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TIFF Review: ‘Wolf’ is an Identity Crisis Drama That’s All Bark and No Bite

December 2, 2021Ben MK

From films and television shows to comic books and advertising, it seems that the mainstream media has finally begun to accept and embrace transgender and non-binary people, with actors like Supergirl's Nicole Maines and The Chilling Adventures of Sabrina's Lachlan Watson helping to represent and raise awareness for the LGBTQ community. In Wolf, however, writer-director Nathalie Biancheri takes a somewhat indirect approach, as she tells the story of one man's struggle with society's expectations and his belief that the body he was born into is not his own.

Jacob (George MacKay) is not your ordinary Millennial. Though his outward appearance gives the impression of someone you might expect to see walking down the street in London's financial district, he feels more at home prowling on all fours through the woods. It's a condition the medical community has termed species dysphoria, and for Jacob, it means that while the rest of the world may view him as a human, he actually views himself as a wolf trapped in a human's body. Admitted into a behavioral rehabilitation facility specializing in the treatment of those suffering from similar beliefs, Jacob soon finds himself at the mercy of the Zookeeper (Paddy Considine), a psychologist whose unorthodox and oftentimes cruel methods involve imprisoning his patients in cages. But when he meets a fellow patient named Wildcat (Lily-Rose Depp), Jacob discovers in her a kindred spirit with whom he can finally be his true self. Together, the pair plot to escape the Zookeeper's clinic so that they can live their lives on their own terms. But when the time comes, will they actually end up going through with it?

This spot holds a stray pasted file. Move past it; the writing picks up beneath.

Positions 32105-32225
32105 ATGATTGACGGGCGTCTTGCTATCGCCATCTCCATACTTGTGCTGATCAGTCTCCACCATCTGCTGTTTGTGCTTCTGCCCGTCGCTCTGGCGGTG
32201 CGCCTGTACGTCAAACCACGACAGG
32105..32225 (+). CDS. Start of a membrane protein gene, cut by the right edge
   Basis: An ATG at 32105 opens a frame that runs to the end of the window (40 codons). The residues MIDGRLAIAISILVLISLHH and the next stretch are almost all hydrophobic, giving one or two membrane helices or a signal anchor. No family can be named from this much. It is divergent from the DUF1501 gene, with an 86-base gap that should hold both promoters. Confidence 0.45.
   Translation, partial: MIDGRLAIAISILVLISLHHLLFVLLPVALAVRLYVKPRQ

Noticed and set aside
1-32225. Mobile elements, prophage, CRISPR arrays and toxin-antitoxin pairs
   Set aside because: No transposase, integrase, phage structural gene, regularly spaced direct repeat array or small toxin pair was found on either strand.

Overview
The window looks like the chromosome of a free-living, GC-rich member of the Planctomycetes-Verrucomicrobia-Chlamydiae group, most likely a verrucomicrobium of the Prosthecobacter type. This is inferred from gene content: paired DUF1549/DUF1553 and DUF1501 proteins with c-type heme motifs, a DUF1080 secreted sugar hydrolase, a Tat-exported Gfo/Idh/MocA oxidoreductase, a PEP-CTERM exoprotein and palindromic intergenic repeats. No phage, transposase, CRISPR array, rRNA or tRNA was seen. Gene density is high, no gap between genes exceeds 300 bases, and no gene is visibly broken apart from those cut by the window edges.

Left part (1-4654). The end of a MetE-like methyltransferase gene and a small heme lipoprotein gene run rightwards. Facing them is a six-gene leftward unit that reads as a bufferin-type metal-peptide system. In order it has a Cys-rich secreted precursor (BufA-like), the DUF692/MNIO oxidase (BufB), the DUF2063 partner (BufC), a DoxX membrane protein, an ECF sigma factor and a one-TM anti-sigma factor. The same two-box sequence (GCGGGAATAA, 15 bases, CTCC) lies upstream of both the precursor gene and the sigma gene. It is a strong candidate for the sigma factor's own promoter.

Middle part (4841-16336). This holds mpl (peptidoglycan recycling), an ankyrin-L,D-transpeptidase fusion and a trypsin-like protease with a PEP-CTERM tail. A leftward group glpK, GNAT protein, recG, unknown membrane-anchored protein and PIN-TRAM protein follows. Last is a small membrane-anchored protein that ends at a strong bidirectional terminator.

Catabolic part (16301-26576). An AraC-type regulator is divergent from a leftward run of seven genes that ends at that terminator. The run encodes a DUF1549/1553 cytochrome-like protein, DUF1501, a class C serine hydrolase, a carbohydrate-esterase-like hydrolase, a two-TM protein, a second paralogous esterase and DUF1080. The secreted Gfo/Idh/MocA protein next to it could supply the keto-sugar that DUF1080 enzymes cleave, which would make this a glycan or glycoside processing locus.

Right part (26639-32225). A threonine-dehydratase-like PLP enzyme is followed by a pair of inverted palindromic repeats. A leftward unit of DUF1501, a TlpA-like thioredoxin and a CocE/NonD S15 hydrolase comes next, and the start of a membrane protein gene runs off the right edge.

What follows doesn't directly address transgender issues, but it's impossible not to view the result through any other lens. Unfortunately, aside from its analogous approach to what is undeniably topical subject matter, the movie fails to provide any truly insightful commentary. Make no mistake, Wolf benefits from an interesting premise, but it's an effort that ultimately proves sheepish and unsatisfying, both for its characters and for viewers.

Wolf screened under the Special Presentations programme at the 2021 Toronto International Film Festival and is in theatres December 3rd. Its runtime is 1 hr. 38 min.

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